I would heartily recommend these bags to anyone who has limited space for conventional methods of growing potatoes, but does have a concreted area, patio, decking or even balcony and wants to grow their own. The only problem is once you taste home-grown, freshly harvested potatoes you'll find even the most expensive supermarket or farm shop spuds tasteless in comparison.
We don't have a lot of space in our back garden, but both myself and my daughter enjoy planting vegetables each spring, and look forward to watching everything growing. We knew we were going to attempt to grow some potatoes this year and I happened to be in Wilkinson's at the start of the spring planting season and spied their potato growing bags which were the bargain price of £3.28 for two 42 litre bags.
The bags are made from a tarpaulin material, slightly crinkly to the touch and feel, but appear very strong at first glance. Obviously when you are growing potatoes, there is going to be a lot of compost in these bags so they really do need to be strong if you need to move them about.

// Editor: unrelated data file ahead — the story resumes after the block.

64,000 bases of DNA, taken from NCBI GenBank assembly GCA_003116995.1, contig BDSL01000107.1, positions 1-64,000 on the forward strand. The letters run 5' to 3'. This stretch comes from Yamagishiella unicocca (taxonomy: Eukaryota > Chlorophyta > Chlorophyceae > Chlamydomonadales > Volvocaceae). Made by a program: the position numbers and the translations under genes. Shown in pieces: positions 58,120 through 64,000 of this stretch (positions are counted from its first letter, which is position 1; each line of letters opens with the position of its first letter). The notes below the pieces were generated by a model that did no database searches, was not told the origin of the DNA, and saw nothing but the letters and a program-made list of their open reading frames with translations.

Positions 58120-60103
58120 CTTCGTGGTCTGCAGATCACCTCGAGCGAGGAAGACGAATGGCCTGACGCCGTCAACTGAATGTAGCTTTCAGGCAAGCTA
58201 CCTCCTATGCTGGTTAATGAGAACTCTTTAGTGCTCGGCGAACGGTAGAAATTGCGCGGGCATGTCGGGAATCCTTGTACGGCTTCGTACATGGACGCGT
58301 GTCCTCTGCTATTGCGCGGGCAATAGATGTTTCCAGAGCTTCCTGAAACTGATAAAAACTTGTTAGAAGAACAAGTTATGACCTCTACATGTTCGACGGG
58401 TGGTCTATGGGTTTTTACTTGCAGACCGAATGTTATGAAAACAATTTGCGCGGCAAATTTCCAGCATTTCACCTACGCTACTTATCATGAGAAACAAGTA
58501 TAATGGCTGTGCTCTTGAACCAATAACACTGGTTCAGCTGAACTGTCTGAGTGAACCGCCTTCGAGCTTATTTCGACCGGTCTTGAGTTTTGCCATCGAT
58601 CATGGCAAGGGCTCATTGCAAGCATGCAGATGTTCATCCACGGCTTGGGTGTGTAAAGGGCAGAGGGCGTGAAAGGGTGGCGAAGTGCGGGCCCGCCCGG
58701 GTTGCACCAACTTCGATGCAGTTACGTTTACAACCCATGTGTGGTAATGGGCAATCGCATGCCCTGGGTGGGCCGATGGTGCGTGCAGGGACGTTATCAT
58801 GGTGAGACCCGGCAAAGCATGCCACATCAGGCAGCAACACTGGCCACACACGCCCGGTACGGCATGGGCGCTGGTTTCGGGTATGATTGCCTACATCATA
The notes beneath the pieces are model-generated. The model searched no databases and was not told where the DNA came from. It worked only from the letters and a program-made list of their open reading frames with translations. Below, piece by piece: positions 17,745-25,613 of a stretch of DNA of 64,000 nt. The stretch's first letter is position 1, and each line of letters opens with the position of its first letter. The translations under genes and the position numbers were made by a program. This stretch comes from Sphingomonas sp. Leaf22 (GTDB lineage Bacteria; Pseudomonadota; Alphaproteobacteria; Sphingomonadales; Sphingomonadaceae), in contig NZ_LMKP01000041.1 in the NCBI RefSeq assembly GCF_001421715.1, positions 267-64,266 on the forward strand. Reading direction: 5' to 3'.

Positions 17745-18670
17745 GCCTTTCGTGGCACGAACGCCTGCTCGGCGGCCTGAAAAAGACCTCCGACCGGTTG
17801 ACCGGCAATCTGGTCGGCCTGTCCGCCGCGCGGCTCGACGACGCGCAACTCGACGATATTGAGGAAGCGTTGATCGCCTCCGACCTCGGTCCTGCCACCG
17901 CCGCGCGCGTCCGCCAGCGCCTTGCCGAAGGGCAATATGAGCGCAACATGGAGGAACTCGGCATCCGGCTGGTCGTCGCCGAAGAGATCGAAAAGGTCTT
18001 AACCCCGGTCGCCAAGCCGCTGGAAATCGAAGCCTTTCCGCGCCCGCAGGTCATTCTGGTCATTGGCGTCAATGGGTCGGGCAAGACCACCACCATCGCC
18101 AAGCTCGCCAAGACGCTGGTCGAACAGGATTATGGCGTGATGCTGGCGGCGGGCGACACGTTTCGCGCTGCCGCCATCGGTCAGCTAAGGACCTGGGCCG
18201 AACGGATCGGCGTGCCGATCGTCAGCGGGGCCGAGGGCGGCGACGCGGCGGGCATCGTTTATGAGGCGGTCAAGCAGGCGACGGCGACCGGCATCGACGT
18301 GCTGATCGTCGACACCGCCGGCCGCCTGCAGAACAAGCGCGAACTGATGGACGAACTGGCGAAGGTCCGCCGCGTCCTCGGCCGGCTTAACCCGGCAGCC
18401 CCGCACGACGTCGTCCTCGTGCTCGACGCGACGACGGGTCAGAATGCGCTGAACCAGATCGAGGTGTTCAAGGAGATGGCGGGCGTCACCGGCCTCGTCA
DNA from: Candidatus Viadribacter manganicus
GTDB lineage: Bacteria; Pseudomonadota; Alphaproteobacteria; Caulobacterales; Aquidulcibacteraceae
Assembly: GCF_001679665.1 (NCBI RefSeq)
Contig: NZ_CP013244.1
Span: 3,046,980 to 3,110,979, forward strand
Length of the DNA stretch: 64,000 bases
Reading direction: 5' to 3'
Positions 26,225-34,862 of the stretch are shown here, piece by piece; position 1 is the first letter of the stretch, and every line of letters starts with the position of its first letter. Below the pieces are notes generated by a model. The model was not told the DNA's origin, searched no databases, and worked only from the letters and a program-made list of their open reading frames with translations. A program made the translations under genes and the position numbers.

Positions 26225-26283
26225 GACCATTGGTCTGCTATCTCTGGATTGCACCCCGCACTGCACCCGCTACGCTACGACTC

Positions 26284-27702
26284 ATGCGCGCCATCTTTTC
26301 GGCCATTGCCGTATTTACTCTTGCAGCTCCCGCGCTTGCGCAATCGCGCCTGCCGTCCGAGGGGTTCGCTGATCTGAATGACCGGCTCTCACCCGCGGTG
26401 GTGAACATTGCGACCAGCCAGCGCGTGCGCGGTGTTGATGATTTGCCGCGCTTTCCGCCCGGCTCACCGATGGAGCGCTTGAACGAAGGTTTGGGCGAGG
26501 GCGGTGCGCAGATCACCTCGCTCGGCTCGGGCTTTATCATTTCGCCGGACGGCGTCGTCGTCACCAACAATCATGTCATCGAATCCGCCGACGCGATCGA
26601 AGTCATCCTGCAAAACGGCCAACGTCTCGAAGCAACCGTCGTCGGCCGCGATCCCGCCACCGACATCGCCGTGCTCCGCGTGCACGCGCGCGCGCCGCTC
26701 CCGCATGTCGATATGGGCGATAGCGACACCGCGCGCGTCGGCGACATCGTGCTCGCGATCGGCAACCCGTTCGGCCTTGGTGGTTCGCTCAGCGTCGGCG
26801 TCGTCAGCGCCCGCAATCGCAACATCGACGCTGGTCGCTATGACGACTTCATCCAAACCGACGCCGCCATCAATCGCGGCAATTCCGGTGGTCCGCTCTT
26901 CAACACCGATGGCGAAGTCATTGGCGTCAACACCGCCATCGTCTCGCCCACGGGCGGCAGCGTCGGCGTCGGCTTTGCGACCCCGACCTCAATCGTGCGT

Designed for the patio area or decking, these bags fit perfectly on my patch of decking next to my plastic greenhouse.
Instantly I noticed that the bags already host drainage holes, so all the hard work is done for me. There are two handles on each bag which make the moving around process easier. I have tried to place my bags in the correct place from the start to avoid having to pull around later.
As you begin to plant the potatoes, I always find it's best to roll down the sides of the bags to ensure the tops don't flop over the soil and the young seed potato inside. Due to the tarpaulin material of the bags, I found this very easy to achieve and the bags appear to have a good solid base to them and they stay in one place when a small amount of compost has been added at the beginning of the process.
For the size of these bags, I have placed three seed potatoes in each. This will give me a good crop of young baby potatoes once they are ready for harvest, and going on previous years, we should be able to eat for around a week for our family of four from one bag of the potatoes.
When shopping around for potato bags, I do find the price can vary completely, and this I find depends on what the bags are made of. I think the tarpaulin material is a cheaper version, but due to its strength that I have noticed as the bags have been filled more and more with the compost, then I am very happy to recommend these are being very good value for money if you are limited on space and want to grow some potatoes in your garden.
As the planting season is progressing, I have noticed that these bags can now be purchased for two packs for just £3 which is even better value for money.